Ohio Sex Abuse Lawsuits

Victims of sexual abuse or assault in Ohio have the legal right to file civil lawsuits and compensation for their injuries. Victims can sue not just their abuser, but also third parties such as schools, churches or organizations that enabled the abuse to occur or covered it up.

In this post, we will provide an overview of sexual abuse lawsuits in Ohio. We will explain the statute of limitations for Ohio sex abuse lawsuits and their potential settlement value. If you have an Ohio sex abuse case, contact us today for a free consultation at 800-553-8082.

Ohio Sex Abuse News and Updates:

April 1, 2024: A federal judge in Ohio has ruled that Red Roof Inns cannot evade a sex trafficking lawsuit. U.S. District Judge Algenon L. Marbley determined that there were sufficient allegations indicating that the hotel chain not only knowingly profited from the victimization but also actively participated in ventures that violated the Trafficking Victims Protection Reauthorization Act (TVPRA).

One plaintiff recounts being trafficked across multiple Red Roof properties in states like New York, Massachusetts, and Connecticut, among others. She alleges that hotel staff ignored numerous red flags indicating trafficking activities, including frequent linen changes, a high number of used condoms, and signs of physical abuse.

Furthermore, it is claimed that traffickers exploited the hotel’s Wi-Fi to advertise this woman’s services. Despite these clear indicators, staff reportedly failed to take action to ensure her safety, even when guests heard her screams for help during a room inspection and no police were called.

Judge Marbley’s ruling underscored that the victims’ allegations met the TVPRA’s requirements for a lawsuit to proceed. Specifically, the judge noted that this sex trafficking lawsuit alleges that Red Roof Inns had at least constructive knowledge of the trafficking based on the overall circumstances, indicating a pattern of conduct or a tacit agreement with traffickers.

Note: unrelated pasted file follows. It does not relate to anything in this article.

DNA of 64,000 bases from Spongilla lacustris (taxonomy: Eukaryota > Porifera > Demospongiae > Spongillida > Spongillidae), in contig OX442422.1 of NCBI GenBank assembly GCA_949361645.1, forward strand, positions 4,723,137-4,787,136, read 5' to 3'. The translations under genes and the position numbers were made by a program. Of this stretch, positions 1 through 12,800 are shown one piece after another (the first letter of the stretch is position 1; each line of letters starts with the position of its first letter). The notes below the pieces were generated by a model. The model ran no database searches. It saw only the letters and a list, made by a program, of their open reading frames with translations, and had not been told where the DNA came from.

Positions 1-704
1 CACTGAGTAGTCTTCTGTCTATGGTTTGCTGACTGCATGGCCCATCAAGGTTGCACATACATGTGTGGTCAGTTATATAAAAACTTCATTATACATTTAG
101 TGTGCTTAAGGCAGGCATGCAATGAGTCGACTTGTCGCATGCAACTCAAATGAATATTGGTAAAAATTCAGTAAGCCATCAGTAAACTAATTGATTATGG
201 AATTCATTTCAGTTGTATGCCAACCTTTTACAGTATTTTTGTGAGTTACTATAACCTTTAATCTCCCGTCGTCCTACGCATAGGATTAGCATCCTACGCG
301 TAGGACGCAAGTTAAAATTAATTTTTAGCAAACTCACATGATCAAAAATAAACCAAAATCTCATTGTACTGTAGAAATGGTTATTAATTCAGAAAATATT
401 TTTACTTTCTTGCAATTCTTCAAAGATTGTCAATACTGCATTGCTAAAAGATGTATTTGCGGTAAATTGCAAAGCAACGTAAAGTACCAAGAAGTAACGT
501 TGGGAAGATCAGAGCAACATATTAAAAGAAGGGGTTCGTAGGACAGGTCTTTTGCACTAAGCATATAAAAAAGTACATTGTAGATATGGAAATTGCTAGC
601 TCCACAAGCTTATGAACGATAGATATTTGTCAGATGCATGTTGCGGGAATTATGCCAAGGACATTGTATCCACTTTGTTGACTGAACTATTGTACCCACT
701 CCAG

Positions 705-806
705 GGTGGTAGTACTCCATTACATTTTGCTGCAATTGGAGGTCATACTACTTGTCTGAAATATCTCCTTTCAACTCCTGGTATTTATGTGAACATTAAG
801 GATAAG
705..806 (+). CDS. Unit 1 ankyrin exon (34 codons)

What is Sexual Abuse in Ohio?

The legal definition of sexual abuse or sexual assault in Ohio is essentially the same as it is in every other state. Sexual abuse is defined as intentional “sexual touching” without consent. There are 2 components to this definition: (1) sexual touching, and (2) lack of consent.

Sexual touching is basically and type of contact or touching of another person’s sexual organs with intent and for the purpose of sexual gratification. Accidentally touching a woman’s breasts in the elevator does not count. Intentionally groping her breasts does.

The other key element that makes something qualify as sexual abuse is the lack of consent. If the sexual touching is done without consent it is automatically abuse or assault. Minors (anyone under the age of 18) lack the legal capacity to give consent, which means any sexual touching by an adult with a minor is necessarily considered sexual abuse.

Who Can Be Held Liable for Sexual Abuse in Ohio?

Sexual abuse victims can always sue the individual person that abused them. Usually, however, suing the abusers is somewhat pointless because you won’t be able to get any money from them. Chances are they are either broke, dead or in jail.

The key to getting compensation in sex abuse lawsuit is finding a company, school, or other third party with deep pockets (or insurance) to hold liable for negligence. Ohio law allows abuse victims to file civil lawsuits against third-parties who were negligent in failing to prevent or stop the abuse. Common third-party defendants in sex abuse civil lawsuits include schools, churches, or organizations such as the boy scouts. If you can show that the one of these organizations had a duty to prevent or stop the abuse and failed to do so, they can be held legally liable for damages.

For example, if a teacher abused you at your school, the school could potentially be liable for negligently failing to stop the abuse or investigate prior complaints against the teacher. Also, if you were sexually abused or assaulted in a dimly lit parking lot, you could sue the parking lot owner for negligent security.

Statute of Limitations for Ohio Sex Abuse Lawsuits